It’s a hot afternoon. 1:30 PM, June 5. After riding my bicycle for about 2 kilometres in my hometown Berhampur, I was stranded on a ‘no men’ road. Two kilometres away from my destination, I was already thirsty and exhausted. It was as if my legs were expressing their unwillingness to push the paddles. Suddenly, my eyes fell on the far-away borewell that was at a distance about 100 meters. Licking my upper lips with an eye of hope, I headed towards my immediate destination being lured by a desire to drink some water and sprinkle some on both my face and head for relief. However, destiny had it something else. One village woman was taking her bath at the borewell. How could I go near the woman when she was taking her bath? Hesitation would have arisen only when I had two options – to go or not to go. Here, there was only one – a straight “No”.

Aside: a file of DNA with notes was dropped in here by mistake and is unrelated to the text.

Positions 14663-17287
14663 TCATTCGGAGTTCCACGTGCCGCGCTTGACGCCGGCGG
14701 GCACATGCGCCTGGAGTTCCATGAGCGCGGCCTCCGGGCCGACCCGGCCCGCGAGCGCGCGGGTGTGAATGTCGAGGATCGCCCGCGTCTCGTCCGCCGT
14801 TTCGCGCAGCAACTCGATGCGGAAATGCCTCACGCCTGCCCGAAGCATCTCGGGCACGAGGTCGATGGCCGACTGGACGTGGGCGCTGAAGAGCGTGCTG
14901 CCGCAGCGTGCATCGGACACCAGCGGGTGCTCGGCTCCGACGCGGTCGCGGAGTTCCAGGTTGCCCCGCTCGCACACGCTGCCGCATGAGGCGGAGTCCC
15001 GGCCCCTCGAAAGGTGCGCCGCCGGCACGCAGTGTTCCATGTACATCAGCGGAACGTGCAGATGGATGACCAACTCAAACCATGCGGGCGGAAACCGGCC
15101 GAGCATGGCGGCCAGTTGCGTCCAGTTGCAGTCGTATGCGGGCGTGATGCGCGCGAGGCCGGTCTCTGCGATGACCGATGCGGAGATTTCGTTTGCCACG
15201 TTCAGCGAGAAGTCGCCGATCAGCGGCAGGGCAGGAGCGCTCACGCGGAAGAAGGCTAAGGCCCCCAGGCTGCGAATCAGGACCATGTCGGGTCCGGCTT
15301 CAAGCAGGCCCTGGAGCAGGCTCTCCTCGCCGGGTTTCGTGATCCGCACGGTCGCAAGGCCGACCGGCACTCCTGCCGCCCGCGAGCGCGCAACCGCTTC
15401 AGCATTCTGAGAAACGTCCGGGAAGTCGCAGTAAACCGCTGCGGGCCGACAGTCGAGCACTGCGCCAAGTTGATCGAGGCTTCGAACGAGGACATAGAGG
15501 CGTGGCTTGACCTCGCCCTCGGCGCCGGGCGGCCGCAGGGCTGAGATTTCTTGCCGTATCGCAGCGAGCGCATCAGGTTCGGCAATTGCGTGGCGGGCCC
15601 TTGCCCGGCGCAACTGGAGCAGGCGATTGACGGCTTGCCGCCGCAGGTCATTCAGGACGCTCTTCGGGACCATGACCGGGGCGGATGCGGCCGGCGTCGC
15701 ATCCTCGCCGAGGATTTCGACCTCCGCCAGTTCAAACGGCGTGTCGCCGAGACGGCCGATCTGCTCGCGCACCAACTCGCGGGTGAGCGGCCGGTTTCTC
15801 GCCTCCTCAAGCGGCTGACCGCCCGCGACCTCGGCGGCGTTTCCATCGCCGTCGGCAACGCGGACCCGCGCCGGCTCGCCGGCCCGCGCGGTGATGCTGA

What an art to wear a wet sari in open?! It seemed like a flawless rhythmic poetry to me. At first, I thought why that lady was taking bath in open. She should not be doing that. Post my tryst with that entire scene, I would say it was not wrong. I think she had no doubt that I was observing her, but still she was not uncomfortable. This level of comfortness might have come from her supreme confidence on the art.
Neither thirst nor tiredness could dominate me after that. I took 15 more minutes to reach my destination while thinking if this exceptional art will die once everyone will get to take bath in bathrooms. Just a trivial thought!